Le's final instance of discipline occurred when she was found in the lunch room a few minutes before her designated break time. Le does not dispute that she was in the lunch room early, but claims she was misled by a clock in her shop area that was running fast. If her claim is true then the episode would not appear to be a particularly compelling or fair reason for imposing discipline, let alone discipline leading to termination. But Le cites no evidence to reasonably suggest that Spirit did not in good faith believe its asserted basis for discipline was justified. Spirit has cited uncontroverted evidence that managers saw no one else from her shift in the lunch room. The evidence shows that loud bells announcing the start of the lunch break could generally be heard at the plant, meaning Le's managers could draw a conclusion that she knowingly left early notwithstanding her present assertion that she could not always hear the bells on account of her ear plugs. She also points out that she submitted a corroborating statement to the union from one of her co-workers. Even so, she cites no evidence that any such corroborating evidence was presented to Spirit. Considering the circumstances as they appeared to the Spirit managers who decided to impose discipline, there is no evidence reasonably suggesting that they did not honestly believe and act in good faith upon their belief that Le had violated company policy by coming to the lunch room early. No genuine issue as to pretext has been shown.

Under Spirit's policies Le's termination was warranted by the fact that she incurred the foregoing discipline within one year of the previous four instances of discipline. Given the lack of a prima facie showing of retaliation and/or the absence of a genuine issue as to pretext for Spirit's disciplinary actions, Spirit's motion for summary judgment on Le's retaliation claim must be granted, both as to Title VII and the KAAD.

C. Intentional infliction of emotional distress; wrongful discharge in violation of public policy.

Spirit seeks summary judgment on Le's state law claims for intentional infliction of emotional distress and wrongful discharge in violation of public policy. Le's response briefs (Docs. 43 and 46) do not address these claims. Regardless, Spirit is entitled to judgment on the claims as a matter of law.

A claim for intentional infliction of emotional distress (or outrage) under Kansas law requires proof of four elements: (1) The conduct of the defendant was intentional or in reckless disregard of the plaintiff; (2) the conduct was extreme and outrageous; (3) there was a causal connection between the defendant's conduct and the plaintiff's mental distress; and (4) the plaintiffs mental distress was extreme and severe. Valadez v. Emmis Communications , 290 Kan. 472, 476, 229 P.3d 389 (2010). Leaving aside the other elements, Le cites no evidence that could reasonably support the second element. A claim for this tort exists only in the case of "extreme and outrageous conduct" that is "beyond the bounds of decency" and "regarded as atrocious and utterly intolerable in a civilized society." Miller v. Sloan, Listrom, Eisenbarth, Sloan & Glassman , 267 Kan. 245, 257, 978 P.2d 922 (1999). The evidence here relating to Le's employment dispute falls far short of that exceptionally high threshold.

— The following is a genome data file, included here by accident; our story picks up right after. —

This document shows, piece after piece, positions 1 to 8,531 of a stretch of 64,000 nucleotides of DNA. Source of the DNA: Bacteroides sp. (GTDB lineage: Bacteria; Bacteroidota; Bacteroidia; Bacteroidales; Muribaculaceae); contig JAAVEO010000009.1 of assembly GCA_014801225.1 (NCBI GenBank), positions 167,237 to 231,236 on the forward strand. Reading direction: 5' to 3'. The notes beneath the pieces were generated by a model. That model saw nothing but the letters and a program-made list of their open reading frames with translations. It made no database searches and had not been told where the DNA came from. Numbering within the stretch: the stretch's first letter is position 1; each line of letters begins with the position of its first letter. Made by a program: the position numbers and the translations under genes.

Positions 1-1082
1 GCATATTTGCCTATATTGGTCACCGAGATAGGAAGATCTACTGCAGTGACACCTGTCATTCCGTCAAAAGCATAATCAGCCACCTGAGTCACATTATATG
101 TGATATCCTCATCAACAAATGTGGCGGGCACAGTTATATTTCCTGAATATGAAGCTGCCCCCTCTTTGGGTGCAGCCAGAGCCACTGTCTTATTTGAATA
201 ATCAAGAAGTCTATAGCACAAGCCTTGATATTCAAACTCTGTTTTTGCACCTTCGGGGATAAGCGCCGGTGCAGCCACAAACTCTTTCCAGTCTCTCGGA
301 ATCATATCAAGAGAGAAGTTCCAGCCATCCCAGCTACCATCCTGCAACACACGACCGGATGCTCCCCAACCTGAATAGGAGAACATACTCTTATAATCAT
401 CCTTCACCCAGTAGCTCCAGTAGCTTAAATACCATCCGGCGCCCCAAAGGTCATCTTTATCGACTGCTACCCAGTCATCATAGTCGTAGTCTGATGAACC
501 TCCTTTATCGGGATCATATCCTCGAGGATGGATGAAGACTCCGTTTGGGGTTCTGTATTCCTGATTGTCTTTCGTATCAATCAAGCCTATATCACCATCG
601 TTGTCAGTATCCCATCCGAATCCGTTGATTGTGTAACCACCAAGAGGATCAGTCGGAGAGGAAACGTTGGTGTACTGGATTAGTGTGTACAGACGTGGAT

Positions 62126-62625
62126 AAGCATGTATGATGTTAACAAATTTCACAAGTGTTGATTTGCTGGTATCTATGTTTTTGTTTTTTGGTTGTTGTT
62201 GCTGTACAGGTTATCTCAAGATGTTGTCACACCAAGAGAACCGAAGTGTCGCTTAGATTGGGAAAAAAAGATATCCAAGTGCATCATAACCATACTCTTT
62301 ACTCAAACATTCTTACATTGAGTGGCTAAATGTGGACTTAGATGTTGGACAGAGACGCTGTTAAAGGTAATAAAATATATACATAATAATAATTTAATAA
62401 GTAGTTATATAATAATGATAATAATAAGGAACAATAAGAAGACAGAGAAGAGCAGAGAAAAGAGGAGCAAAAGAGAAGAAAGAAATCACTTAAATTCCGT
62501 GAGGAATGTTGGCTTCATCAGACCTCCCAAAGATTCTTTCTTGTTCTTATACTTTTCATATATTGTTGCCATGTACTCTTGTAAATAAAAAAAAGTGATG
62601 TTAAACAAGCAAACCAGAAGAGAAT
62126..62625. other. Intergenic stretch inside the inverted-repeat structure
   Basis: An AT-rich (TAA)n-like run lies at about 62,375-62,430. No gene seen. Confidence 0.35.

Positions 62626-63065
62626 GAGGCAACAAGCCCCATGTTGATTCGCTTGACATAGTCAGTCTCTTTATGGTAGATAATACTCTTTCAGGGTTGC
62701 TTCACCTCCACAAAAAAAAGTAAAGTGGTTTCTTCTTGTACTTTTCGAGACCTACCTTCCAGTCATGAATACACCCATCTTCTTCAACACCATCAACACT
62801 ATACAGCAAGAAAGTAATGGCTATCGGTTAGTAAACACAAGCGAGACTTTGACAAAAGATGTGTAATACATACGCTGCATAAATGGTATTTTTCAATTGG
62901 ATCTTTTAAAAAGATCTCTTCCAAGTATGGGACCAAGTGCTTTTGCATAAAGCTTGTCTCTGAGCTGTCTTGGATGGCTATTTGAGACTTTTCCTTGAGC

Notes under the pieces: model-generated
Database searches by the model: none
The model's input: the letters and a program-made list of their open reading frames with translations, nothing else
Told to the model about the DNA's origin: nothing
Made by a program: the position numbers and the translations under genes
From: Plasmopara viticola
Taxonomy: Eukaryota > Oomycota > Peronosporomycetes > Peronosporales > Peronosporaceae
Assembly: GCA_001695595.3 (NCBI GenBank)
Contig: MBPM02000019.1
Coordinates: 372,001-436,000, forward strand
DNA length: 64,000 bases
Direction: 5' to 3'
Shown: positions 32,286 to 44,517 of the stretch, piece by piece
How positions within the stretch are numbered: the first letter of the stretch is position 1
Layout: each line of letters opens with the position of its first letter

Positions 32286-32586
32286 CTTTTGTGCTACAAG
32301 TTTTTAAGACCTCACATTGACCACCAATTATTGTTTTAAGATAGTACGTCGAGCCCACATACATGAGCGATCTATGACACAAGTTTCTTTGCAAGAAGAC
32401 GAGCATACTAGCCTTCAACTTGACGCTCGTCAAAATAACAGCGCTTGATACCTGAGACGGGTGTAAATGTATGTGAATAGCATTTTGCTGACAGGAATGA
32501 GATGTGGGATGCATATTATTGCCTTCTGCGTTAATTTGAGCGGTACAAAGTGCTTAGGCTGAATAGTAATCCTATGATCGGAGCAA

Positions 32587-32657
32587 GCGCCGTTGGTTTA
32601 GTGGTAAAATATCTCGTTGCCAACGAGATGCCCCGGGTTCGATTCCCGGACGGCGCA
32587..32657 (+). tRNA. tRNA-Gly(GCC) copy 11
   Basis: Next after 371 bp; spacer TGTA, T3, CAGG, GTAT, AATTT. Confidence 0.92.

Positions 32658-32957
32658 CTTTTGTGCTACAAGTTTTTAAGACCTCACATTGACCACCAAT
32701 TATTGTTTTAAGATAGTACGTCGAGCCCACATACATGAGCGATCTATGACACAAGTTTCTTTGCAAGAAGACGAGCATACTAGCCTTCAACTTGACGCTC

Le's claim for termination in violation of public policy also fails as a matter of law. A common law claim for this tort is not recognized where state or federal statutes provide an adequate remedy for the alleged discrimination and retaliation, as Title VII and the KAAD do in this instance. Hysten v. Burlington N. Santa Fe Ry. Co. , 277 Kan. 551, 561, 108 P.3d 437, 445 (2004); Flenker v. Willamette Indus., Inc. , 266 Kan. 198, 202-03, 967 P.2d 295 (1998) (under the "alternative remedies doctrine, " a federal or state statute authorizing a remedy for retaliation will be substituted for a state retaliation claim if the statute provides an adequate alternative remedy).

V. Conclusion.

Spirit Aerosystems, Inc.'s Motion for Summary Judgment (Doc. 35) is GRANTED. The clerk is directed to enter judgment dismissing the action on the merits.

A motion for reconsideration of this order is not encouraged. Any such motion shall not exceed 3 double-spaced pages and shall strictly comply with the standards enunciated by this court in Comeau v. Rupp , 810 F.Supp. 1172, 1174 (1992). The response to any motion for reconsideration shall not exceed 3 double-spaced pages. No reply shall be filed.

IT IS SO ORDERED.